September 27, 2019

Words of the Month - Grawlixes and Other Maledicta

        September 24 was National Punctuation Day, in honor of which this month’s word refers to a very strange and particular sort of quasi-punctuation.  A grawlix is the series of graphical symbols used to represent swearing, as in “What the #@#% is a grawlix?”  The word was coined in 1964 by Mort Walker, the creator of the Beetle Bailey and Hi and Lois comic strips,  but he did not invent the use of symbols to bleep out cussing.  That innovation can be credited to Rudolph Dirks who created The Katzenjammer Kids, and his earliest use of the grawlix may be this strip in 1902.  When you think about it, this is really very clever, because it allows the cartoonist to depict extreme emotions, a staple of comedy, without actually using any “inappropriate” language.  Comics are both visual art and written language, and the grawlix blends the two to provide a solution in both realms.
        The question of swearing is an interesting linguistic topic in itself, and people have spent much ink and many pixels discussing what words are considered inappropriate, in what situations, why people use them anyway, and whether or not it is commendable to avoid them or to pile in as many as vocally possible.  It seems to be a universal that societies pick certain words to simultaneously forbid and embrace.  I myself generally do not use any “swear words” unless I’m quoting someone who does, because I feel that the usual cussing indicates a certain lack of creativity and linguistic precision, not to mention causing pointless offense, and I’m nothing if not a pedantic prude.  Nevertheless, I myself found occasion to embrace the grawlix in my book The Bad Advice of Grandma Hasenfuss.  Middle school student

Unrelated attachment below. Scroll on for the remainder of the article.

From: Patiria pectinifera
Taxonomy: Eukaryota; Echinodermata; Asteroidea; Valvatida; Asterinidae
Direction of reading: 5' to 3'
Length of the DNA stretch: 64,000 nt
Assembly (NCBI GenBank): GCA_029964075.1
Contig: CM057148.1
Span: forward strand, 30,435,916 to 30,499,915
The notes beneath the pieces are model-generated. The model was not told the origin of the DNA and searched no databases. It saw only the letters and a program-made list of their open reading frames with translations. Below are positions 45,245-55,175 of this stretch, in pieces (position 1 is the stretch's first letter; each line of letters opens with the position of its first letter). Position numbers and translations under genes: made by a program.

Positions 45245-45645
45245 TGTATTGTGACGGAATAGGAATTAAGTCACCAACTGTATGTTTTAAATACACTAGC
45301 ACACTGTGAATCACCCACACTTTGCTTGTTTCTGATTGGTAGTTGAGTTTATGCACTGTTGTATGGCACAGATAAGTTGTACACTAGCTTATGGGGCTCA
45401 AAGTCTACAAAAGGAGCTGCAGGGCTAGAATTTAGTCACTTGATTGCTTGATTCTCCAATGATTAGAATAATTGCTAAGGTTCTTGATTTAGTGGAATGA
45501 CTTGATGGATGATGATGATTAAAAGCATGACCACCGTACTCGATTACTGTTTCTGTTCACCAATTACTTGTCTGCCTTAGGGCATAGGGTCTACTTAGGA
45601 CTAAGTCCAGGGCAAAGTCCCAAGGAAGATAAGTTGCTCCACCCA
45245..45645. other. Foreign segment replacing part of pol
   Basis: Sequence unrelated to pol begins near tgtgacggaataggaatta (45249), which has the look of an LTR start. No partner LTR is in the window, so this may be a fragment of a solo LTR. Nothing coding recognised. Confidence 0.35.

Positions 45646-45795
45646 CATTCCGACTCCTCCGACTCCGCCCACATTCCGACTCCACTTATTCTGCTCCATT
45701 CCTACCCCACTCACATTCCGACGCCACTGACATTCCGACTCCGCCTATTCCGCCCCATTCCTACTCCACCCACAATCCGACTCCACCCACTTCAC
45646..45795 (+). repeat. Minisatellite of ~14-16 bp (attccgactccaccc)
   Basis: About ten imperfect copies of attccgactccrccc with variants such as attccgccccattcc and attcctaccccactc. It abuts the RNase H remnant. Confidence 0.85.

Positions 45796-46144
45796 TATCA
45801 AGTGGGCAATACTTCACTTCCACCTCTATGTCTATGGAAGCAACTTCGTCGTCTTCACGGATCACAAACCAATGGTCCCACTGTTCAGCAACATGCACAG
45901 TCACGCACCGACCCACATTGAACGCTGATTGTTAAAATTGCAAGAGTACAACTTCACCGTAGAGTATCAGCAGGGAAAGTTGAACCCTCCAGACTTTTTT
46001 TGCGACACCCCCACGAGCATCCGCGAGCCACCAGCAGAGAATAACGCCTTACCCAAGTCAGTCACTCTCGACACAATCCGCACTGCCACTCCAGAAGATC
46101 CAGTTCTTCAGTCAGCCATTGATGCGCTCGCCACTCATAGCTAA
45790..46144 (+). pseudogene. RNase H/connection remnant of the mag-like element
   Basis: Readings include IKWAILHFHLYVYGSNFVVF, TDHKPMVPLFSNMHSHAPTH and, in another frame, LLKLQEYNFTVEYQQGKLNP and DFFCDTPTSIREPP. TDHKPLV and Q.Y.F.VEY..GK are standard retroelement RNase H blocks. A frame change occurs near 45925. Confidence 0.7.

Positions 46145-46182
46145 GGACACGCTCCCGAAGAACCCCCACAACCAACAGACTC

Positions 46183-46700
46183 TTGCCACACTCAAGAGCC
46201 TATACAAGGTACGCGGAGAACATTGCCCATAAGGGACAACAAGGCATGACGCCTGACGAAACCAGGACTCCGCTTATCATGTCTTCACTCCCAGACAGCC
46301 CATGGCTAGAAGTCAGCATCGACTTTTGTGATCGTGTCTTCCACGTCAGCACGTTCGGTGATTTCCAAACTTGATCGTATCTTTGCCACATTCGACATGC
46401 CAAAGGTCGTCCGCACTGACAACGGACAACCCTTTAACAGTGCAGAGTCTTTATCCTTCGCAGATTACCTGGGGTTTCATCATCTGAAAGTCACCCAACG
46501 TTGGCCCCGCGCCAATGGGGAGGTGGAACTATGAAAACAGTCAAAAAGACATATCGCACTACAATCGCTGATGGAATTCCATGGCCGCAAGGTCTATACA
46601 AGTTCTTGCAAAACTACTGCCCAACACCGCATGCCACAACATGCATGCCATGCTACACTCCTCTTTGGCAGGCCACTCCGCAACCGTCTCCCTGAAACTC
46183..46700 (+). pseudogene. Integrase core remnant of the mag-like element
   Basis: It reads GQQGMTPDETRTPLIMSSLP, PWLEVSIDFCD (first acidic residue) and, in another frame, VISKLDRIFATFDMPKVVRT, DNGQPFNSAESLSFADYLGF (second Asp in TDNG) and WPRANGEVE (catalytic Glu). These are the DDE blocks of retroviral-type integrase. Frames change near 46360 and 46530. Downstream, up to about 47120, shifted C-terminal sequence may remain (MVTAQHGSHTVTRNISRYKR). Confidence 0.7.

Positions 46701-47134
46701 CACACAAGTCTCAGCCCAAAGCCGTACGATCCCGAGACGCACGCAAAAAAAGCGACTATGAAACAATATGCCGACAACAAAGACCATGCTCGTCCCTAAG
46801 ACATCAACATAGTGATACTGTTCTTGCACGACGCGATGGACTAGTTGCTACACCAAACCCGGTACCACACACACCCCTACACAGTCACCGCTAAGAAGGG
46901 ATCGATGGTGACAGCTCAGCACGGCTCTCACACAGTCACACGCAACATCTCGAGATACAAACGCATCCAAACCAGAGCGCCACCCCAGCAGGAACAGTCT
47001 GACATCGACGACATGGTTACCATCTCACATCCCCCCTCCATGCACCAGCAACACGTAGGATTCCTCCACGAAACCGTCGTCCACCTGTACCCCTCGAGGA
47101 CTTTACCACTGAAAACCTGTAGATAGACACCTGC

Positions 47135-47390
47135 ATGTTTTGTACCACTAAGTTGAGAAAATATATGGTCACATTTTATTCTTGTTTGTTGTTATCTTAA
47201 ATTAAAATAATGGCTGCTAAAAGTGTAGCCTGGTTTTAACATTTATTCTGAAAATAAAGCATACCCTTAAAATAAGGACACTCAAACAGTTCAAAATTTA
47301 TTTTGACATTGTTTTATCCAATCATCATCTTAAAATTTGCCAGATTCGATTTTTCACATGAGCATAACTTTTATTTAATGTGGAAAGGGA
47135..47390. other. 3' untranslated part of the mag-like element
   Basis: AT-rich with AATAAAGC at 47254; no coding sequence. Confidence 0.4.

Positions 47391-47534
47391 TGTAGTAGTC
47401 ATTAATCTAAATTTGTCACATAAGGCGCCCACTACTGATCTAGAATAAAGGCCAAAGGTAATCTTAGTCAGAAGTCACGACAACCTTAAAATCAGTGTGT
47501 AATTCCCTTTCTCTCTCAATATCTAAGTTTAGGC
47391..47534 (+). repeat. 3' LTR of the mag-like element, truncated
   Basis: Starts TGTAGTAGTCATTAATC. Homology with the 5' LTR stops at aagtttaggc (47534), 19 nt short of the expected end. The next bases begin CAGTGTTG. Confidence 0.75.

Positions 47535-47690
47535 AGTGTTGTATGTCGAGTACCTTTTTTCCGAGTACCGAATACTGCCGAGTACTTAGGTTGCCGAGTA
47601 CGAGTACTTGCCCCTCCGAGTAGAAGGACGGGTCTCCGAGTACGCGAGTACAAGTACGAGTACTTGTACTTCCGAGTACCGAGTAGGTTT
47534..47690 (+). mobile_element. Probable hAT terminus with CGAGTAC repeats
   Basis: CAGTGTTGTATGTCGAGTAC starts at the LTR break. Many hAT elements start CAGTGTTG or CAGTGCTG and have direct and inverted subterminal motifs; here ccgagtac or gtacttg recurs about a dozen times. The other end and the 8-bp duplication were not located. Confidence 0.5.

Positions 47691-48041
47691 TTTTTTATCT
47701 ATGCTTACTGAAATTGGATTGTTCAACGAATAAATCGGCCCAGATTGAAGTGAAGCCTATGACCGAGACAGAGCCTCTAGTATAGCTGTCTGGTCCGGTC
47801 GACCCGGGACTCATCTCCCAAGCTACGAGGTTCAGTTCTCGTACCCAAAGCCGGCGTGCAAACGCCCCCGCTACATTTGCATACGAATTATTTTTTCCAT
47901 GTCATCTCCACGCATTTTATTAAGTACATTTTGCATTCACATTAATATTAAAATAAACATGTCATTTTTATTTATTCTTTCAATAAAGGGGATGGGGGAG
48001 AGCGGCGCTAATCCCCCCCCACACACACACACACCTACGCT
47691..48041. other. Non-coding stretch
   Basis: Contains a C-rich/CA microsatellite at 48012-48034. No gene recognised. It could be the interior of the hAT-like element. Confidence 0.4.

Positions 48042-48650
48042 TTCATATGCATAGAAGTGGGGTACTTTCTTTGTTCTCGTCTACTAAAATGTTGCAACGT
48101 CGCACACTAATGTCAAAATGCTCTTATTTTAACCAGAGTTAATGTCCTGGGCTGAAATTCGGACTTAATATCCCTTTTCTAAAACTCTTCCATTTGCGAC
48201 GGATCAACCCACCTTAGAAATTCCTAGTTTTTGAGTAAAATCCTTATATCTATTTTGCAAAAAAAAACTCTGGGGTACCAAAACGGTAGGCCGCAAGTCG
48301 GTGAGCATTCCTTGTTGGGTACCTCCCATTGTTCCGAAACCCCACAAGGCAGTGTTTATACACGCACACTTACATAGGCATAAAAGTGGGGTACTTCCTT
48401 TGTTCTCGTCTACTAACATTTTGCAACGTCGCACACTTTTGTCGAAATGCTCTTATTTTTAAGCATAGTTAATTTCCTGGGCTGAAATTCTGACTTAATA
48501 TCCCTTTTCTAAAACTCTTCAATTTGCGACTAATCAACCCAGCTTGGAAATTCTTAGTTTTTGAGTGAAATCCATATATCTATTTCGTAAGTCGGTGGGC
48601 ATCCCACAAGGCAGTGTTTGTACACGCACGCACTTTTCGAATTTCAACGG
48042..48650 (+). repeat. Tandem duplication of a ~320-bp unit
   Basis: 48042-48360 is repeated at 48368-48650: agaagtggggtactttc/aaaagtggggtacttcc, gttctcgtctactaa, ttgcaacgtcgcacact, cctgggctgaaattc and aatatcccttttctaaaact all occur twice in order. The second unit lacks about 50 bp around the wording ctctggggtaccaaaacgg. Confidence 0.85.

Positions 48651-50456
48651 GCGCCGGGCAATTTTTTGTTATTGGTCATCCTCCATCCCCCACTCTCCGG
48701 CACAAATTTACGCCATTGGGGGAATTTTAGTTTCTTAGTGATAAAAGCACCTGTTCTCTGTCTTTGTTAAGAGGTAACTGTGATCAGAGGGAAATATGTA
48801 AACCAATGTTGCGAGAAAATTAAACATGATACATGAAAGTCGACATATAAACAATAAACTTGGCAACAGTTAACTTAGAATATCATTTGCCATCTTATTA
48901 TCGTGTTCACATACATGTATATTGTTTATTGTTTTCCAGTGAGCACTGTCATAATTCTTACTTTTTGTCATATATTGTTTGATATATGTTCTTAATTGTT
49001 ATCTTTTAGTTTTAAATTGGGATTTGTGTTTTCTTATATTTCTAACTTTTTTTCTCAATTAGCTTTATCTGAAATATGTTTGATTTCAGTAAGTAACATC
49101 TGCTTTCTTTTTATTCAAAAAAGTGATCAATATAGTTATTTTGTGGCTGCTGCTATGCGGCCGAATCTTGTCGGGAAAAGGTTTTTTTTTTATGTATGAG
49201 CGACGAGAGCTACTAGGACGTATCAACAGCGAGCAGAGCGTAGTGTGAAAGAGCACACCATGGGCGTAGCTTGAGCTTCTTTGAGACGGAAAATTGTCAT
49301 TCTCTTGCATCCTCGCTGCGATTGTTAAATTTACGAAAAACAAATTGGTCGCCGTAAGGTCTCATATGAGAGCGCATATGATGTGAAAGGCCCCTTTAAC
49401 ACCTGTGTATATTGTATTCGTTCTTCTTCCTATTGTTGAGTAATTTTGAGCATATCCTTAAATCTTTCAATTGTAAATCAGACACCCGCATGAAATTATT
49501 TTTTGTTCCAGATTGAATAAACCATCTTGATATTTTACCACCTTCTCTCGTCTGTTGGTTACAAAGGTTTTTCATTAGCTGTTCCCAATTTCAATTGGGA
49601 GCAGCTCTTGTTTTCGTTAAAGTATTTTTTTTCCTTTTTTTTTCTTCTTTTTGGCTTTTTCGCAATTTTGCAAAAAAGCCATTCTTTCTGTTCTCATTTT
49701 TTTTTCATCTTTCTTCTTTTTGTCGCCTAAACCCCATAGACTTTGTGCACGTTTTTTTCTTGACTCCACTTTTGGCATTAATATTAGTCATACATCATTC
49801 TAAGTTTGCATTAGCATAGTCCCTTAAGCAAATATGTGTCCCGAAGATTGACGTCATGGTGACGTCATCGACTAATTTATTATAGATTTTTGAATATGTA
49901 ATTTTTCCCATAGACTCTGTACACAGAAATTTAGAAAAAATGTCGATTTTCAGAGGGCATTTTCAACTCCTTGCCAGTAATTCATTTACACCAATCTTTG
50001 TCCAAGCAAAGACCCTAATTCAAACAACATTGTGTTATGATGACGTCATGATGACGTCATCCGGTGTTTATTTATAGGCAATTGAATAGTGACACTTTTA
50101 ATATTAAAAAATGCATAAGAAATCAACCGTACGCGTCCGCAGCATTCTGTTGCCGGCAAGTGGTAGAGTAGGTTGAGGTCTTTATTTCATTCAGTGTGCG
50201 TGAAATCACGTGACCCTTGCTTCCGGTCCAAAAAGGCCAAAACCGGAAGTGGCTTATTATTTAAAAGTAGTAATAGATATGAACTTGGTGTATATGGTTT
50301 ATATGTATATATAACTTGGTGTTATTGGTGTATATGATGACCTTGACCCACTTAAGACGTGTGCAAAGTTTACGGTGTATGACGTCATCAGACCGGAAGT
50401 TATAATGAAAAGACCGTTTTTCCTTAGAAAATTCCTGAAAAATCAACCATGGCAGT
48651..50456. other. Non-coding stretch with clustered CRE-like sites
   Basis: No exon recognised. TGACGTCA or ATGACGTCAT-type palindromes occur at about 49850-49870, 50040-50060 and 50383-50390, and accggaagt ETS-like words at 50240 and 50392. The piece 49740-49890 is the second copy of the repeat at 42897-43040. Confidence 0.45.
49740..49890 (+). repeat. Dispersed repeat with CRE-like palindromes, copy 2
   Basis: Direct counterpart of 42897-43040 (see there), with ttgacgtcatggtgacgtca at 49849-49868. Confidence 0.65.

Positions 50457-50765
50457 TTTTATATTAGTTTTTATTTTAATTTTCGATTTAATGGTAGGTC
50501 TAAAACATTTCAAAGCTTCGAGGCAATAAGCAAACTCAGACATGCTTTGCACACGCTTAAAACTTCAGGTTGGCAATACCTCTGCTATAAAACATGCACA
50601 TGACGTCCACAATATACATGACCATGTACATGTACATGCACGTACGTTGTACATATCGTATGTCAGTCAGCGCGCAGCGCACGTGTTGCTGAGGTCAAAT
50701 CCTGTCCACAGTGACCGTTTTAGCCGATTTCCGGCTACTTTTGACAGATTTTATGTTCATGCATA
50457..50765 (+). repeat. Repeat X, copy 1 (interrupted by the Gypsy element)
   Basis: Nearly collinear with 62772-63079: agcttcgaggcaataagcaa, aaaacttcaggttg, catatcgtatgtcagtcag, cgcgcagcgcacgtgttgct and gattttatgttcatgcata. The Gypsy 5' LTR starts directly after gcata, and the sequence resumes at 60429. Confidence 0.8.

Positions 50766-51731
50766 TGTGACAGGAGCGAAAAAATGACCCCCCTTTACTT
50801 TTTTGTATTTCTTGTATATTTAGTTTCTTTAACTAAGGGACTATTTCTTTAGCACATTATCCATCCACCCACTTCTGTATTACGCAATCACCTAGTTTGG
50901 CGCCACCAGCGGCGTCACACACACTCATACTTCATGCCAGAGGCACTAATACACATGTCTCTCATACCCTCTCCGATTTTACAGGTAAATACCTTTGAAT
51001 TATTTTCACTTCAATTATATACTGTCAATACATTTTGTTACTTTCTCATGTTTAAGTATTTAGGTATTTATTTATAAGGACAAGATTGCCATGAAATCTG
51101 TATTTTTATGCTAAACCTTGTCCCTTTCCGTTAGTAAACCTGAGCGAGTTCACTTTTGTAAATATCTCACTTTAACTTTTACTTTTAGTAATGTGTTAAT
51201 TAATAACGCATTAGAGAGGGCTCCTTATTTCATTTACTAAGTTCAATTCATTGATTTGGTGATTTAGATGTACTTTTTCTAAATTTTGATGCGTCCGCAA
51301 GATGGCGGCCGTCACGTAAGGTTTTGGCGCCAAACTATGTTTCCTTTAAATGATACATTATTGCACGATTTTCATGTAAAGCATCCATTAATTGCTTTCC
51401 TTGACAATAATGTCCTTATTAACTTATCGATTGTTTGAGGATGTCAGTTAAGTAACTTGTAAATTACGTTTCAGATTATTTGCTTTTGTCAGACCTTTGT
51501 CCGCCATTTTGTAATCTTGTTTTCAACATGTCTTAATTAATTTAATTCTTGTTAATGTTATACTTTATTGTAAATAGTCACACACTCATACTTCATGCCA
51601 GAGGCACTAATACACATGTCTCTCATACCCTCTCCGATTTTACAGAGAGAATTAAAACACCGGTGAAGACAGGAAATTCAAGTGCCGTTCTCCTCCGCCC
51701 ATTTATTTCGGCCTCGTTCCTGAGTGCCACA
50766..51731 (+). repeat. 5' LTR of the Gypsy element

Danny reports to his grandmother the misadventures of his days, and a running joke is the swearing proclivities of one fellow student and the school principal.  But a seventh grader clearly won’t type such language in emails to his grandmother, so he uses grawlixes to report the offending dialogue.  On a meta level, of course, it allows me as the author to keep things clean for the middle grade audience, as well.  As Grandma Hasenfuss says, “I appreciate your circumspection in the matter of rude language.  Should you ever need to report on such dialogue, you may respect my old-fashioned morals by using %$# and *@& and so on.  I never say anything else myself, no matter how extreme the provocation.”  So thank you to Dirks for inventing this graphic solution that allows cartoonists and me to have our cake and eat it, too.
        Walker actually first used the word grawlix to indicate scrawly scribbles, along with jarns, which were spirals, and nittles, which were star and asterisk shapes.  The entire category of cartoon cussing he called maledicta.  Now, however, jarn and nittle are mere footnotes, while grawlix is the word that’s become more popular.  Its meaning has also shifted.  In comics all sorts of symbol can be used to indicate swearing, and they can all be called grawlixes generally, but the word’s most specific referent is the symbols generally available for typing on a keyboard: @#$%&*!
        Grawlix is not the only contender for its definition, however.  Language columnist Ben Zimmer coined obscenicon, which has also proven popular, and of course one can always simply talk about bleeps.  Indeed, if you ever need to pronounce a grawlix (as, for example, while reading The Bad Advice of Grandma Hasenfuss aloud), strings of symbols seem to be most commonly pronounced “bleep bleep bleepity bleep,” and sometimes “blankety-blank,” or variations thereof.

[Pictures: detail from “How Uncle Heinie Puts up a Holly Wreath” from The Katzenjammer Kids by Rudolph Dirks, 1902 (Image from Barnacle Press).]